The first half of the 2017/18 agricultural season was affected by an extended dry spell from late December 2017 to late January 2018 in central parts of the region, causing a significant negative impact on early-planted crops. Although the improved rainfall experienced between February and March 2018 aided crop recovery in some areas, permanent wilting occurred in others. In Madagascar, Cyclone Ava and Cyclone Eliakim made landfall and caused fatalities, displacement, damage to infrastructure and flooding; impacting 330,000 people. Northern Mozambique was also affected by heavy rainfall in January.

The report notes that global models run by international climate forecasting institutions predict an El Niño phenomenon during the 2018/2019 season. El Niño has historically been associated with the more frequent occurrence of below average rainfall in central and southern parts of the region, while the northern-eastern parts of the region have historically experienced a more frequent occurrence of above average rainfall during El Niño years.

Transboundary pests and diseases

The fall armyworm is a hardy pest that now has adapted to local conditions. It is present in 13 SADC Member States and continues to affect crop production, although not too significantly this year. The regional vulnerability report urges the Member States to use integrated pest management approaches and context-specific practices to manage the pest. The report also noted that the cassava brown streak virus was affecting cassava production in Zambia, and maize lethal necrosis diseases were in Tanzania.

Highly Pathogenic Avian Influenza (HPAI) continues to affect poultry production in the DRC, South Africa, and Zimbabwe. Since the outbreak was first reported, up to 32,000 chickens and ducks in DRC, 813,000 breeding stock and backyard chickens in South Africa and 857,000 breeding stock chickens in Zimbabwe have been affected by the virus. Egg production losses in DRC, South Africa, and Zimbabwe totaled the US $ 810 million and caused about 3,000 jobs losses.

Member States also reported the presence of the Foot and Mouth Disease, Peste des Petit Ruminant (PPR), contagious bovine pleuropneumonia, and Newcastle disease.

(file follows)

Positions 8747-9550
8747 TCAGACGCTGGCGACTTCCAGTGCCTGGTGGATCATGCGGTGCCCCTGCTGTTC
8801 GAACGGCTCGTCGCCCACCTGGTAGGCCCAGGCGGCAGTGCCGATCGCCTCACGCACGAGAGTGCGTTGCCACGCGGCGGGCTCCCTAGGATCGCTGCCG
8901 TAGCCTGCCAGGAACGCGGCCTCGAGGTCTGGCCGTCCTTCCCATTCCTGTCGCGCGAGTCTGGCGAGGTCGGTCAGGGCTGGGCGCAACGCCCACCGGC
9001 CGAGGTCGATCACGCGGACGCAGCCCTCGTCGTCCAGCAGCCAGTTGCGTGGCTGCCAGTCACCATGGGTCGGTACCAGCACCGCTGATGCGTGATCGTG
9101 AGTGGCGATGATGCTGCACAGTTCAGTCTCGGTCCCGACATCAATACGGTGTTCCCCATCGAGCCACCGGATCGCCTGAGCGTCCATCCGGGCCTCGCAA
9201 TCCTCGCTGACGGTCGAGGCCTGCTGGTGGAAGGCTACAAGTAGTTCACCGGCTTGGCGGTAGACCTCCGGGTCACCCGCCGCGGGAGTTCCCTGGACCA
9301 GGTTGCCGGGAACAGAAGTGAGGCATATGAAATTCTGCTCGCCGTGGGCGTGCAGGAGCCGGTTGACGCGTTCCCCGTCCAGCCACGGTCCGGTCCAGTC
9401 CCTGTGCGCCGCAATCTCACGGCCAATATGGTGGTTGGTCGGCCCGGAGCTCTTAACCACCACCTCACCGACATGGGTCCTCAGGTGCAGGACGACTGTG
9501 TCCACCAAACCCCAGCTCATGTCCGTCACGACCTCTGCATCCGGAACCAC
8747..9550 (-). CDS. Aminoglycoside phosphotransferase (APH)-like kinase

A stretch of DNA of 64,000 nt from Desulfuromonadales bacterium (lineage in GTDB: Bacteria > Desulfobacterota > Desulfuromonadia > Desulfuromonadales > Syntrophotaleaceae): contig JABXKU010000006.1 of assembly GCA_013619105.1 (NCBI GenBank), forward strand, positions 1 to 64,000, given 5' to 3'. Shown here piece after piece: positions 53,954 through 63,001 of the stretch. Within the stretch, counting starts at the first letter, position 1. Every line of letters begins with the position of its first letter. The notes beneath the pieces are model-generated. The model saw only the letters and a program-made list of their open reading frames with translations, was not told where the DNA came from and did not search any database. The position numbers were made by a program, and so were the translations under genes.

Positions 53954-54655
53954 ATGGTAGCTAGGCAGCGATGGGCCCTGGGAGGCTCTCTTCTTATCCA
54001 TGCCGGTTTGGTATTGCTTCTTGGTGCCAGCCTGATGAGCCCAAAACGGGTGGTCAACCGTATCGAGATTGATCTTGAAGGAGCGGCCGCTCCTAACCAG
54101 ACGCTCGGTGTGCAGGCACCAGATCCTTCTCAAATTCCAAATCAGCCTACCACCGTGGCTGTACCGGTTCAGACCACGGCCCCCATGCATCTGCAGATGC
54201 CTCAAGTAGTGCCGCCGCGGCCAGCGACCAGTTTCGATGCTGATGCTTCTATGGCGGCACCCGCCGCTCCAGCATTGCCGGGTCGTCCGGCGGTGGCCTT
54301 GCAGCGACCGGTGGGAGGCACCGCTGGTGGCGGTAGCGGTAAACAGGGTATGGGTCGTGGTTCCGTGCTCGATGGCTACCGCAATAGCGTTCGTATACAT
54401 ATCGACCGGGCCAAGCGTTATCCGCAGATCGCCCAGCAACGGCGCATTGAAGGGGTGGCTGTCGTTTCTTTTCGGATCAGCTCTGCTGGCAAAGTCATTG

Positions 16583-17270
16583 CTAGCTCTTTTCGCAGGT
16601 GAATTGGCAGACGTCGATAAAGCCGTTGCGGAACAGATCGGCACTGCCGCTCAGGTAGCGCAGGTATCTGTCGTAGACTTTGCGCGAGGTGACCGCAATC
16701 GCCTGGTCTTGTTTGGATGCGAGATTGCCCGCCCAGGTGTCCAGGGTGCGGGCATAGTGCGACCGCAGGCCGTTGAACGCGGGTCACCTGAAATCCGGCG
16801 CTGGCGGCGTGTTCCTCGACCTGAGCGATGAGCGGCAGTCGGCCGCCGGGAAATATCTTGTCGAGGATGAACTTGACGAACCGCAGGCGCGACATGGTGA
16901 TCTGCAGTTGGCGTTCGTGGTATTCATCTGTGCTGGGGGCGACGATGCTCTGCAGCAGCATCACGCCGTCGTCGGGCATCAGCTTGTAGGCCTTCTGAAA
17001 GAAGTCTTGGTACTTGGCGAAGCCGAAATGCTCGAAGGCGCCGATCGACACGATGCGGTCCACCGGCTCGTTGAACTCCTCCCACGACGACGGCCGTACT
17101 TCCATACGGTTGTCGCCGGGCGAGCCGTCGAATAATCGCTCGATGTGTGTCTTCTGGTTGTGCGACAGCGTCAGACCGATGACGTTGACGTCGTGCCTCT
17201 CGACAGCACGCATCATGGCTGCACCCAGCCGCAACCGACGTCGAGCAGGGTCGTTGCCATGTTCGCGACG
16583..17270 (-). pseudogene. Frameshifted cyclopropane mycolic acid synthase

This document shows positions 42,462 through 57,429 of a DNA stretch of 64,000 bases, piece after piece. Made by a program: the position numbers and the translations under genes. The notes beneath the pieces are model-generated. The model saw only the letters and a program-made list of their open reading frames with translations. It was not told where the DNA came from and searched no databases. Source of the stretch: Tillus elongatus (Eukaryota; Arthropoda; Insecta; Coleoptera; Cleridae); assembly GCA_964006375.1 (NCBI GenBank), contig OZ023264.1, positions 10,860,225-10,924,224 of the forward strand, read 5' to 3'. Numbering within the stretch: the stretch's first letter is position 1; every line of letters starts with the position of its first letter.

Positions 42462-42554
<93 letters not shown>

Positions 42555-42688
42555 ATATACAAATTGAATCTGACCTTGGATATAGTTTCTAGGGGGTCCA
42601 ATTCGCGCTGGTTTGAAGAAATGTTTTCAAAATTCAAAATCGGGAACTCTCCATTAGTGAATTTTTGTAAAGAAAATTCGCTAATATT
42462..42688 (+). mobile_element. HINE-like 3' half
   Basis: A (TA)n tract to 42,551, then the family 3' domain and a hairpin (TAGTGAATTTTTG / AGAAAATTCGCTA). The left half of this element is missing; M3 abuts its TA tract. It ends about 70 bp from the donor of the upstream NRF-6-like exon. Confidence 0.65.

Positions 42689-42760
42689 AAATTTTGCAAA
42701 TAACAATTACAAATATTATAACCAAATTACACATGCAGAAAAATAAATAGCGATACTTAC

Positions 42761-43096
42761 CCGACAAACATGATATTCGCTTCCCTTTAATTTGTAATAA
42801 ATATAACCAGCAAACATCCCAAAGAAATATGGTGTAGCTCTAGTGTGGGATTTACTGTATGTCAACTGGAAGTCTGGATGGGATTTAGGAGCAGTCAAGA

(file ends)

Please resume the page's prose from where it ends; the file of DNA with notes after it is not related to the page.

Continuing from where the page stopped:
Resilience-building, a priority

The report makes short-medium and longer-term recommendations to address chronic food and nutrition insecurity and vulnerability, including building the resilience of people, communities, and institutions to prevent, anticipate, prepare for, cope with, and recover from shocks.

“It is evident that the weather influences food security in Southern Africa. When the region receives sufficient rainfall that is well-distributed, the numbers of the food insecure population drop, but when the region experiences extreme weather conditions, the numbers increase.

“Given the increasing frequency and magnitude of extreme weather events that are influenced by climate change, we must employ new ways of sustaining our food security systems and climate-proof our national strategies and plans,” said Clement Kalonga, the Head of Disaster Risk Reduction at the SADC Secretariat.

The report highlights the role of robust social protection systems targeting vulnerable populations, the adopting of climate-smart agriculture practices such as the use of drought-tolerant crop varieties, irrigation, staggered planting and integrated soil fertility management.

It also proposes scaling-up the high-impact nutrition interventions that target children under five years and women of reproductive age as well as encouraging the growing and consumption of diversified diets.

The report calls on the Member States to improve women and girls’ access to nutritious food, education, services and production resources and in ensuring that they participate in policy decision-making processes.

Overall, the report asks Member States to prioritize programmes and response planning that address these key regional issues while building sustainable monitoring and evaluation systems.

This publication was compiled from information presented by national vulnerability assessment committees at the Regional Vulnerability Assessment and Analysis (RVAA) Annual Dissemination Forum, 2-5 July 2018, in Maseru, Lesotho.